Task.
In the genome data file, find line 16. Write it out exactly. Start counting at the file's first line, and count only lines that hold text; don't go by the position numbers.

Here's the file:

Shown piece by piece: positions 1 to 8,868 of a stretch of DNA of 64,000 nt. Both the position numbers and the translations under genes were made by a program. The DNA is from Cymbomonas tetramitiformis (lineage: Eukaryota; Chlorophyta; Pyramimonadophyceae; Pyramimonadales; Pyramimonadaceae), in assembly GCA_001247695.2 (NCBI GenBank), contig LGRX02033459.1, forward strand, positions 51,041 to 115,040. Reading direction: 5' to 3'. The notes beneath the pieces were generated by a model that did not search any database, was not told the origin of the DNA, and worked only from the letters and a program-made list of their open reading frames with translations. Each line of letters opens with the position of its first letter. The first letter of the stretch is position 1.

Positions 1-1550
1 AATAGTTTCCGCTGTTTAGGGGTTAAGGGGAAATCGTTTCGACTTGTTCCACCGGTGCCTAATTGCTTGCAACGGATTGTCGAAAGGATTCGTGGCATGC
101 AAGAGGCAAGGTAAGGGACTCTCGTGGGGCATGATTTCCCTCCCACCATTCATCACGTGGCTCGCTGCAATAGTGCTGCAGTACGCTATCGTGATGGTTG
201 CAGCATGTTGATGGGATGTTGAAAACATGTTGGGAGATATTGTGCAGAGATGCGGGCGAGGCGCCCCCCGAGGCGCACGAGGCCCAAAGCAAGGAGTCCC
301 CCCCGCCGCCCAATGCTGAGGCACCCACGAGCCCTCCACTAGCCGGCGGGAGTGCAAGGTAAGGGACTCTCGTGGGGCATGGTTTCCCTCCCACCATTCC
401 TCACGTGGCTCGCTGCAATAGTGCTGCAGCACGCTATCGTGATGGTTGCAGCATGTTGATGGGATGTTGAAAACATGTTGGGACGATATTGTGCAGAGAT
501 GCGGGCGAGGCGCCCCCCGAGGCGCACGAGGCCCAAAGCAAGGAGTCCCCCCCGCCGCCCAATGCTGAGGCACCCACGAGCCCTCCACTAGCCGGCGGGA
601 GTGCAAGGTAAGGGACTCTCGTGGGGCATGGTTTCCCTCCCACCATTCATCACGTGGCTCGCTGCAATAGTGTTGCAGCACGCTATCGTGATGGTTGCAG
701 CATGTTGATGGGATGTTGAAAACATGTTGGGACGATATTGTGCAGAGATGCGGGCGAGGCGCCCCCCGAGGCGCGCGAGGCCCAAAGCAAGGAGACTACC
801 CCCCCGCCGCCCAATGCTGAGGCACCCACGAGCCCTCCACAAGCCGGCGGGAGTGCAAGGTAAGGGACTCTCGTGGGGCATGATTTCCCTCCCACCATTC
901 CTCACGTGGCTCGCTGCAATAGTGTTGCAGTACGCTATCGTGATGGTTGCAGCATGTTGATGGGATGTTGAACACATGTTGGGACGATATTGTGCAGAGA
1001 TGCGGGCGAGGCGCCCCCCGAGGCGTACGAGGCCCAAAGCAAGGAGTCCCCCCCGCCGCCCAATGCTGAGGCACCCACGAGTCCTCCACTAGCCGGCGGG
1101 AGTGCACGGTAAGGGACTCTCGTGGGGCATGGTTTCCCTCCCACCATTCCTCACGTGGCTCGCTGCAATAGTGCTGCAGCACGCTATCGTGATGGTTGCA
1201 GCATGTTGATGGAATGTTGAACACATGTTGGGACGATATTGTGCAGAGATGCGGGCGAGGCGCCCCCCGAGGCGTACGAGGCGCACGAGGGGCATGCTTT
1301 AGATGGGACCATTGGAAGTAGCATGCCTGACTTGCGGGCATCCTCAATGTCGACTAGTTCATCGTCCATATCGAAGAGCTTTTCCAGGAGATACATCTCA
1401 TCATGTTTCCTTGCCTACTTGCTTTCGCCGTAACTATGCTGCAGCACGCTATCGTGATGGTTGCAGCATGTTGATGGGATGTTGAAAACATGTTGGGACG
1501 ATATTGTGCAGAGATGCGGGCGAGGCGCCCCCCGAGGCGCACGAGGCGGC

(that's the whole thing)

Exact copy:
1301 AGATGGGACCATTGGAAGTAGCATGCCTGACTTGCGGGCATCCTCAATGTCGACTAGTTCATCGTCCATATCGAAGAGCTTTTCCAGGAGATACATCTCA